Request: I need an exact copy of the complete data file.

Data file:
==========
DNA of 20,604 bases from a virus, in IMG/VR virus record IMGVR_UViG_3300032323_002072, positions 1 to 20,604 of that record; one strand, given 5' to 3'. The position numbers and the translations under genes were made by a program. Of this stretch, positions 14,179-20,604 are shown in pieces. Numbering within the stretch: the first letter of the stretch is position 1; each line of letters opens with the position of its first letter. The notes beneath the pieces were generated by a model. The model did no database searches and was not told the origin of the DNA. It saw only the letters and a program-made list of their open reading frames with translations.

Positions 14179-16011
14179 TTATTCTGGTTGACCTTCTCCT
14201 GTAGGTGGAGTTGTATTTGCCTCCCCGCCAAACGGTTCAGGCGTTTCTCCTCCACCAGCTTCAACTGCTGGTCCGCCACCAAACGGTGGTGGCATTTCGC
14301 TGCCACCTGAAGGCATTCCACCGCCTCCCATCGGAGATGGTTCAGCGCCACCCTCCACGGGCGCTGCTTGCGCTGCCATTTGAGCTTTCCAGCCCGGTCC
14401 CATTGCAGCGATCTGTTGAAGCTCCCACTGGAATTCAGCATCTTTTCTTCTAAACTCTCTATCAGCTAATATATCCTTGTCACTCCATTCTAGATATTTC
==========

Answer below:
DNA of 20,604 bases from a virus, in IMG/VR virus record IMGVR_UViG_3300032323_002072, positions 1 to 20,604 of that record; one strand, given 5' to 3'. The position numbers and the translations under genes were made by a program. Of this stretch, positions 14,179-20,604 are shown in pieces. Numbering within the stretch: the first letter of the stretch is position 1; each line of letters opens with the position of its first letter. The notes beneath the pieces were generated by a model. The model did no database searches and was not told the origin of the DNA. It saw only the letters and a program-made list of their open reading frames with translations.

Positions 14179-16011
14179 TTATTCTGGTTGACCTTCTCCT
14201 GTAGGTGGAGTTGTATTTGCCTCCCCGCCAAACGGTTCAGGCGTTTCTCCTCCACCAGCTTCAACTGCTGGTCCGCCACCAAACGGTGGTGGCATTTCGC
14301 TGCCACCTGAAGGCATTCCACCGCCTCCCATCGGAGATGGTTCAGCGCCACCCTCCACGGGCGCTGCTTGCGCTGCCATTTGAGCTTTCCAGCCCGGTCC
14401 CATTGCAGCGATCTGTTGAAGCTCCCACTGGAATTCAGCATCTTTTCTTCTAAACTCTCTATCAGCTAATATATCCTTGTCACTCCATTCTAGATATTTC